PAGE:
As the curvature tends to zero (equivalently, as the radius of the
sphere or the number of particles tends to infinity), we recover
the Euclidean behavior. Although this may sound like an abstract
trick, it sometimes provides a strikingly appropriate model for
a real-world phenomenon; see, for example, figure 2.6 in ref. 8,
which compares the radial distribution function obtained by Xray diffraction on amorphous iron to that from a regular polytope
in S3 and finds an excellent match between the peaks.
The case of the ordinary sphere S2 in R3 is also more closely
connected to actual applications than it might at first appear.
One scenario is a Pickering emulsion, in which colloidal particles adsorb onto small droplets in the emulsion. The particles are
essentially confined to the surface of the sphere and can interact
with each other, for example, via a screened Coulomb potential or
by more elaborate potentials. This approach has in fact been used
in practice to fabricate colloidosomes (9). See also the review article (10), in particular section 1.2, and the references cited therein
for more examples of physics on curved, two-dimensional surfaces,
such as amphiphilic membranes or viral capsids.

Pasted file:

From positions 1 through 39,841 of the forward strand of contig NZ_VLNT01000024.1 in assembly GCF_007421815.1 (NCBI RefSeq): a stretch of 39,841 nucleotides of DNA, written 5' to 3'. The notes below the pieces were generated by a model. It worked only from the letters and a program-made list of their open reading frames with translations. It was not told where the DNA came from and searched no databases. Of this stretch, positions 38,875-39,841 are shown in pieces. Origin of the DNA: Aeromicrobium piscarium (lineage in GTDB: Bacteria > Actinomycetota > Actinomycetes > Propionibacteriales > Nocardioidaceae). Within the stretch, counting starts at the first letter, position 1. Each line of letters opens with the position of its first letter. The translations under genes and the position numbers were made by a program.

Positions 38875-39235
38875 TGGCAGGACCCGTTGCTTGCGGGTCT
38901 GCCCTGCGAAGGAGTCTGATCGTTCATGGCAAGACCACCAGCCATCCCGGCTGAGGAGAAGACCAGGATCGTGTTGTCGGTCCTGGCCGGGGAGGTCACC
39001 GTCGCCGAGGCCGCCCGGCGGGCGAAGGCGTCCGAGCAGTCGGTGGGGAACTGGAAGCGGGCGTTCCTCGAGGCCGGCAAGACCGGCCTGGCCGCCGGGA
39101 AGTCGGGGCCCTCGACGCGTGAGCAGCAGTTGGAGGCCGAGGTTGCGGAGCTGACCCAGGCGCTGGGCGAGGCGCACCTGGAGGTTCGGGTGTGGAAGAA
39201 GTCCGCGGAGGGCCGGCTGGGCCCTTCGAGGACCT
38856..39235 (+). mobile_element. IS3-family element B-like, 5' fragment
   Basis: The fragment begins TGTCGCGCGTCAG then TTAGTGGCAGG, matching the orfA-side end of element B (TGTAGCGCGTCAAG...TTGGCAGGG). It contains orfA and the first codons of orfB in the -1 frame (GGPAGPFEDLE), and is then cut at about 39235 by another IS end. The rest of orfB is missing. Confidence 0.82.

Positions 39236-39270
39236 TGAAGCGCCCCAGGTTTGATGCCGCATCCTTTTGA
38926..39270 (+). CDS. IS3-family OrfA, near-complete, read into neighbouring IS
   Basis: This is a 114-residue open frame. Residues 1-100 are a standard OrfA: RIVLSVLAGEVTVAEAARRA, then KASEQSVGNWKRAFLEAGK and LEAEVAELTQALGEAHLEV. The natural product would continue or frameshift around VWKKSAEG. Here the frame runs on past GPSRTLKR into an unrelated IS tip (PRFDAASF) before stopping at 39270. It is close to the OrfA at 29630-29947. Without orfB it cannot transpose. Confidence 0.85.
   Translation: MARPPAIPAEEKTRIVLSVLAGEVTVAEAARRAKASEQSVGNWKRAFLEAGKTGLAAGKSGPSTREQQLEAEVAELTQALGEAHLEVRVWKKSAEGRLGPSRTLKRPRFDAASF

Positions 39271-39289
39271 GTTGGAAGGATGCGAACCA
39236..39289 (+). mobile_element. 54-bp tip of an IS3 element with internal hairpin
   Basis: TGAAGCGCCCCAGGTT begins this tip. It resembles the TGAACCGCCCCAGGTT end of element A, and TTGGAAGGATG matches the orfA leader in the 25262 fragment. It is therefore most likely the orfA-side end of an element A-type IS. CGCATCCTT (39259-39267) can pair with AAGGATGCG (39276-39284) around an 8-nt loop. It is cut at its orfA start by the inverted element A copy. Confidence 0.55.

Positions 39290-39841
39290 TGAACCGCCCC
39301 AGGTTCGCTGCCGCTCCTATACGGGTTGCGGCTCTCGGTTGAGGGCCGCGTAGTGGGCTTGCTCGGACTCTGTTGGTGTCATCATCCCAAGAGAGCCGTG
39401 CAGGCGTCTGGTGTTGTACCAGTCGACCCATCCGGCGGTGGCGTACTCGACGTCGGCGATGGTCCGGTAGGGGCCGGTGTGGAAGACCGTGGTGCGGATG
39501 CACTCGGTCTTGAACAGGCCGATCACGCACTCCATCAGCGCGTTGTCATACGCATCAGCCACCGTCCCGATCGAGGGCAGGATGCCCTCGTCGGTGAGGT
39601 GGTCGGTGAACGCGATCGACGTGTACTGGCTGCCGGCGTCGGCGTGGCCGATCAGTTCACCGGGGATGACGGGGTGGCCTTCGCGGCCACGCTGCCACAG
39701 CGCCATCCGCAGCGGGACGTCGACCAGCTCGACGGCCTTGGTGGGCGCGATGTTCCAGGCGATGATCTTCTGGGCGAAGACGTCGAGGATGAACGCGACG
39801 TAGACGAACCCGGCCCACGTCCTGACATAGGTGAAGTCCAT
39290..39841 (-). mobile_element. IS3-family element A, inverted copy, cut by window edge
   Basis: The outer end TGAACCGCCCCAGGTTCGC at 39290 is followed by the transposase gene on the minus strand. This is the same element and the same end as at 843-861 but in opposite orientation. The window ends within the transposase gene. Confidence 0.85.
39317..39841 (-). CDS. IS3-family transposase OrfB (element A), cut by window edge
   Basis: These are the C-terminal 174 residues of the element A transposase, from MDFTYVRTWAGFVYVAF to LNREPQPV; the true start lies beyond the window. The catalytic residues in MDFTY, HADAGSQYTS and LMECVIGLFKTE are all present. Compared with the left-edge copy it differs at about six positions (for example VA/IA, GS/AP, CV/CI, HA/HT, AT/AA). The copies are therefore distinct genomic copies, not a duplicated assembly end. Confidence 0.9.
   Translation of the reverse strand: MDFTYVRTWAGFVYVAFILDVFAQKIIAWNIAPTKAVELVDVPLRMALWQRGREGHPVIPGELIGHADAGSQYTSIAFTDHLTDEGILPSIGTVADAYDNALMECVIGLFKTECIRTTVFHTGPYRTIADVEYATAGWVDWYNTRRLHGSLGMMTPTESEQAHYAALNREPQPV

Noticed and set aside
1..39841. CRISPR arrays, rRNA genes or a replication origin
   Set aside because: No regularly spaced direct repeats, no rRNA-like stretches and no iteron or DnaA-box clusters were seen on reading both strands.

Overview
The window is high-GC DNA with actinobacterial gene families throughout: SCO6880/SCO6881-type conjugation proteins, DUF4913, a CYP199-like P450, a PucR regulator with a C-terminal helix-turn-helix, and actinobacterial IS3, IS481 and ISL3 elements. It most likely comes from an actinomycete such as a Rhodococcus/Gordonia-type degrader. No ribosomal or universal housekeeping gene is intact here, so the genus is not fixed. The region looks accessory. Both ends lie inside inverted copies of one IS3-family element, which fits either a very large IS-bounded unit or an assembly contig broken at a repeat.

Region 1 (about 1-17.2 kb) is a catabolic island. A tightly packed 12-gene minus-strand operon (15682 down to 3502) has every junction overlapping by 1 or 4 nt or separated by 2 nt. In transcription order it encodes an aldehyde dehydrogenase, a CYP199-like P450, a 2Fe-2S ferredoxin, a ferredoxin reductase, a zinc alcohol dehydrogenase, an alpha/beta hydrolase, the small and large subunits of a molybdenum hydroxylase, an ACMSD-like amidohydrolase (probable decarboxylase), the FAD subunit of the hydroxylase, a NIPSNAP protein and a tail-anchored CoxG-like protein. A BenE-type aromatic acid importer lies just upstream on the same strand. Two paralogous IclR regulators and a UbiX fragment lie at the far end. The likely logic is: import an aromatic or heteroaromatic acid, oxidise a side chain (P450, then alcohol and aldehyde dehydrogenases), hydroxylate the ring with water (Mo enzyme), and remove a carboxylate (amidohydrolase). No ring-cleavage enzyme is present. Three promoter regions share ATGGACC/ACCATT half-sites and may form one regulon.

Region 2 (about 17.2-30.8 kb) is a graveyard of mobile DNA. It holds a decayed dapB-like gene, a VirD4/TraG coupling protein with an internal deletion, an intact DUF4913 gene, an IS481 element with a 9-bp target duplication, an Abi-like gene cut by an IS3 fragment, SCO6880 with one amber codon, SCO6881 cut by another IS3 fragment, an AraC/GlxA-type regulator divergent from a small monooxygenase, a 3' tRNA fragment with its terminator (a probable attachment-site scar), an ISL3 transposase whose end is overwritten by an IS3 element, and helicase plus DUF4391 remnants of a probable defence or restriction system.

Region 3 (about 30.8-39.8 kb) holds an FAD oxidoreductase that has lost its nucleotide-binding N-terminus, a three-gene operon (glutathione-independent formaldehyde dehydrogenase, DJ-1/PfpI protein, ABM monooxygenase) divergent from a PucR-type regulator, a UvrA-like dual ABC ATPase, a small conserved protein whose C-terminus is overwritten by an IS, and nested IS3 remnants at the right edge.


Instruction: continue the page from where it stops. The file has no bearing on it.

and diamond packings from R2 and R3 , respectively. In each of our
four cases, the nearest neighbors of any point form the vertices of
a regular spherical simplex. They have the smallest possible coordination numbers that can occur in locally jammed packings (see,
for example, ref. 11).
Potential Wells
Suppose C is a configuration in Sn−1 . The obvious way to build C is
to use deep potential wells (i.e., local minima in V ) corresponding
to the distances between points in C, so that configurations that
use only those distances are energetically favored. This method
produces complicated potential functions, which may be difficult
to produce in the real world, but it is systematic and straightforward. In this section we rigorously analyze the limitations of this
method and determine exactly when it works, thereby answering
a question raised toward the end of ref. 2.
The first limitation is obvious. Define the distance distribution
of C to be the function d such that d(r) is the number of pairs of
points in C at distance r. The distance distribution determines the
potential energy via
EV (C) =
V (r) d(r).
[2]
r
Fig. 3.
The hypercube, drawn in four-point perspective.